Monday, March 3, 2008

A Spark of Interest

When I talk about genealogy to any family member other than my mother I am met either by deaf ears or lots of eye rolling. I had a slight breakthrough with my grandson, Mike, on Sunday.

When the boys arrived I asked if they knew what race had started that day and Mike surprised me by knowing that the Iditarod had just started. He's in 4th grade and they are following the race in the classroom. He had picked a musher to follow (Ryan Redington) and I started teasing him about picking someone other than our cousin, Robert Bundtzen. This led to lots of questions. As the oldest grandchild on both sides he thinks of cousins as little people that he gets to play with.

So we talked about how we're related. He understands that his Nana is my mother and therefore his great-grandmother so I explained that Nana had a sister Vivian., making her our Aunt Vivian. Aunt Vivian had two daughters and they are our cousins. One of those daughters married Dr. Bundtzen which made him our cousin by marriage. I lost him when I tried to explain 1st and 2nd cousins so I dropped it. There will be time for that. For now I'm happy that he understands that he has relatives that he's never met and he's excited that he could go to school today and tell everyone that he'll be following two different mushers. Maybe when he starts studying the Revolutionary War I can make it personal by telling him about Capt. Daniel Carlisle and several others.

8 comments:

Ken Spangler said...

Apple,

I know where you are coming from. I've pretty much given up on trying to share my joy on new finds with my family. However, the younger one's always seem to get it!

My daughter had a similar situation when they were studying the Civil War. She was proud to be able to say that she had a relative that not only served in the War but also was on both sides of the war!

Good luck with your grandson!

Thomas MacEntee said...

Ditto here. I get looks that communicate either one or all of the following:

"And this is important to me, why?"
"So?"
"BOOOOORRRRIIINNNGGG"
"Does it involve alcohol?"
"You need to get out more"

Every once in a while there is a spark.

That is why I have my big-*ss ancestor trees on each of my office walls. A friend who runs a graphic business can bring PDFs up to 48" wide and 144" long. When I have them hanging in the office, it spurs people to ask questions.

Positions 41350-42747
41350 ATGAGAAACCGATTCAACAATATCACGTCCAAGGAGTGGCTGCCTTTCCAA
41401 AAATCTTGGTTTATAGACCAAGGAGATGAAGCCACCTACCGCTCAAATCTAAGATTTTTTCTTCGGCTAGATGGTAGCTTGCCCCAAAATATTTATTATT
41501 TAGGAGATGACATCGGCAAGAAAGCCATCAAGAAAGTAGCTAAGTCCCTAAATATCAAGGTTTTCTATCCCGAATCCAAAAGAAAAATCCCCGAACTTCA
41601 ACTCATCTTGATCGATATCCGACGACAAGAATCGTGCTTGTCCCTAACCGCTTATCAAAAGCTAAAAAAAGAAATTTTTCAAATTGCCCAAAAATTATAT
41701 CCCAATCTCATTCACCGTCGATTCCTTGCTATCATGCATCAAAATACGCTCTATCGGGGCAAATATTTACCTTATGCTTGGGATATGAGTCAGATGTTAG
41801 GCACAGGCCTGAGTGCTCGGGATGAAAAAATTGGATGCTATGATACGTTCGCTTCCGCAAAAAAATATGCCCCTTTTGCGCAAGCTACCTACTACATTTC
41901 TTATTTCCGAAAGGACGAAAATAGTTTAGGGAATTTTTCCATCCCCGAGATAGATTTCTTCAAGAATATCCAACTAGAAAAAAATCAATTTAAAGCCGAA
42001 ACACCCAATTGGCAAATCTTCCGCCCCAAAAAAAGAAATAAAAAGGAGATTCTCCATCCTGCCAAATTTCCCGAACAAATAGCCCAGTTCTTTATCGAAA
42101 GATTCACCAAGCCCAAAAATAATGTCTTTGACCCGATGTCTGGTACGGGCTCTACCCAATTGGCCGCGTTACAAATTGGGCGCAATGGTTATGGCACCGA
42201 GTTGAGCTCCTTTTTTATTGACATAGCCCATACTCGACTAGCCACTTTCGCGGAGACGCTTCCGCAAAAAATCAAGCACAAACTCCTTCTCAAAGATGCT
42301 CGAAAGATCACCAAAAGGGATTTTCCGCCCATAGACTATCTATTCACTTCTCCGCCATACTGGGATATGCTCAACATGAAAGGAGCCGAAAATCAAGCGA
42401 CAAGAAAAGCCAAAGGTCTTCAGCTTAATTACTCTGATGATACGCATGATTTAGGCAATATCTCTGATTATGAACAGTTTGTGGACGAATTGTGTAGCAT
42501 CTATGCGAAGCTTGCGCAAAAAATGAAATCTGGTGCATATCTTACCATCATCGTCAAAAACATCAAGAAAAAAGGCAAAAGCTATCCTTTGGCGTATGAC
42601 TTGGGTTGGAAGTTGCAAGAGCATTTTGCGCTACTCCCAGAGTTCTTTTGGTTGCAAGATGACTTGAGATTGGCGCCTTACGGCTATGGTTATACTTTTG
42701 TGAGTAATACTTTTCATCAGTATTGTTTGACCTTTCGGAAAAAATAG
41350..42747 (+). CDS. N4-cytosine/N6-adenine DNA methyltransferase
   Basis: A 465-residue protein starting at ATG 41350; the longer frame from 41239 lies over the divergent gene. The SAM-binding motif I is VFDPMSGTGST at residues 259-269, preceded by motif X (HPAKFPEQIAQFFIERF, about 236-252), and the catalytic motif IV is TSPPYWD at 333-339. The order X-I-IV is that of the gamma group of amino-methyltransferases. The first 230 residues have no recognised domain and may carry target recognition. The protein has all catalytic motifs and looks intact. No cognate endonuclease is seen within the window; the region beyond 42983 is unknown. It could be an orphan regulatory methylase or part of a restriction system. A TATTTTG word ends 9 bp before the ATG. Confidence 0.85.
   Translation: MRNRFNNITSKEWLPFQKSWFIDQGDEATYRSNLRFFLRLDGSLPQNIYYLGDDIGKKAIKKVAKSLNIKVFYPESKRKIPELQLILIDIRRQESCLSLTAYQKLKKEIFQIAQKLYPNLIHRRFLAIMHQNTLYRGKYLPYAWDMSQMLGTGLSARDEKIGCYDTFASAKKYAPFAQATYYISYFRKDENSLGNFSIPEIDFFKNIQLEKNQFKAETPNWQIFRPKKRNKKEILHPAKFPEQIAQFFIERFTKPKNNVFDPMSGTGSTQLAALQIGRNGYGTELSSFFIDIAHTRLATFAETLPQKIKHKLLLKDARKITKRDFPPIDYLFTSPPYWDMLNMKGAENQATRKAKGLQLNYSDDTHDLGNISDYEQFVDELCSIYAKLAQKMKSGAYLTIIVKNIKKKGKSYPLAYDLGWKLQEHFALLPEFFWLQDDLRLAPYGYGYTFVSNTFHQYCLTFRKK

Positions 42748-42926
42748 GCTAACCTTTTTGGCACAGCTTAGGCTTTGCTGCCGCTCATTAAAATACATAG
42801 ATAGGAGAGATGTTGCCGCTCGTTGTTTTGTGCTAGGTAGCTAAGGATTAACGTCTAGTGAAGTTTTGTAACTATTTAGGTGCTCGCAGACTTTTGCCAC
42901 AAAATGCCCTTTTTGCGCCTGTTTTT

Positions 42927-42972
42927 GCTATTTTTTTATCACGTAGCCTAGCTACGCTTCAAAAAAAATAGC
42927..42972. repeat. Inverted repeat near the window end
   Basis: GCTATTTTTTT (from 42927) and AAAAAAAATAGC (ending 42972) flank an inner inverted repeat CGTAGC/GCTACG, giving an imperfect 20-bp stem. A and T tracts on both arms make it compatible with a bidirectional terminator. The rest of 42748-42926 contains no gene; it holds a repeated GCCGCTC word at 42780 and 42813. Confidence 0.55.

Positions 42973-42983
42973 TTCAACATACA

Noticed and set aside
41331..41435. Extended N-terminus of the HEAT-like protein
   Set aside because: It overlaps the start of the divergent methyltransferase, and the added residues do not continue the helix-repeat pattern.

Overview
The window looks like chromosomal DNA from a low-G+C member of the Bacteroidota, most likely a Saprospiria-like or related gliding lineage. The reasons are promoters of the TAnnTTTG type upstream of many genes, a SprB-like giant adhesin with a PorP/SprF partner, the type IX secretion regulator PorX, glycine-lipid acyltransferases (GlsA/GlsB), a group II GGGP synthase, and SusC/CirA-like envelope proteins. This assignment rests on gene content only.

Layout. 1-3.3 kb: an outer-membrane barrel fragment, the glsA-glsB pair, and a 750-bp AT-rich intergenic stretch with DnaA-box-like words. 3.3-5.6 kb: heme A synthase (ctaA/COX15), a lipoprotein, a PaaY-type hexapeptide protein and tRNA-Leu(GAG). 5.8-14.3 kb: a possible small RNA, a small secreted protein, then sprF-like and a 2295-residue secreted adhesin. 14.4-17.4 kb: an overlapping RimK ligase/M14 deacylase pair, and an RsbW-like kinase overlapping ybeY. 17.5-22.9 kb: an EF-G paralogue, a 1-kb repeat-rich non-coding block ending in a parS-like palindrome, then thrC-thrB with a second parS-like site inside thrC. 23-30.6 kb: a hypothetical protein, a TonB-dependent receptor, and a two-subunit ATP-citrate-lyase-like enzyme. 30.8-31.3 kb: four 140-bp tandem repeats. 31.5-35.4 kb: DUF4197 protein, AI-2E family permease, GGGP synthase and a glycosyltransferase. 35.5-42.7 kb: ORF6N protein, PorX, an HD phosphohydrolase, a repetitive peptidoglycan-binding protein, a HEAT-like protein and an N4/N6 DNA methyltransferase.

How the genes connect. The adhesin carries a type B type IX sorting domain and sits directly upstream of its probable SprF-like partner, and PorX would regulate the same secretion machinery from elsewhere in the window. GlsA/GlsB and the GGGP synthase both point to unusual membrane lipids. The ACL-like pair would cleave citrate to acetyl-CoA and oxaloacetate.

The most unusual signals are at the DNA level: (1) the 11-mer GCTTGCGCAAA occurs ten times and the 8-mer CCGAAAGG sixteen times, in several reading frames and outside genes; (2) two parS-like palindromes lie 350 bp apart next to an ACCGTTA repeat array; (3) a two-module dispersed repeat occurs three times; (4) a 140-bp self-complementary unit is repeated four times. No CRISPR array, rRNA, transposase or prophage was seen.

Thomas MacEntee said...

I meant "print" not "bring" above. Not awake yet or too much brandy in my coffee.

Nikki-ann said...

It's great when kids take an interest in things like this. Hopefully the interest will grow and more questions will be asked :)

Jewelgirl said...

My daughter is interested in
history and geography. She
reads my blog and has questions.
This is great. I try to help
her understand that she is
part of a much bigger family
(many generations) than just
our own.

Chery said...

Apple,

Good luck nurturing this new sprout! My children are much older, and though they don't exactly roll their eyes when I'm on the subject of family relations, they haven't exactly started asking questions either--which is a sure sign the bug is taking over.

Janice said...

Charlotte,

Your experience with your family generally not being interested in the history is pretty typical. In my very large family there are a few interested (in receiving) but only one who actually wants to help research. You are lucky to have found ONE!

Janice
Blog: Cow Hampshire

Tex said...

Great!! I have a niece and a nephew who are interested--when they were little, I'd send them military records I'd find or some other info I thought they'd be interested in. Now that they're grown, they initiate the conversation--it is very gratifying. My own sons aren't all that interested, though they have been known to ask questions on occasion. I consider that a success.
Keep cultivating that grandson!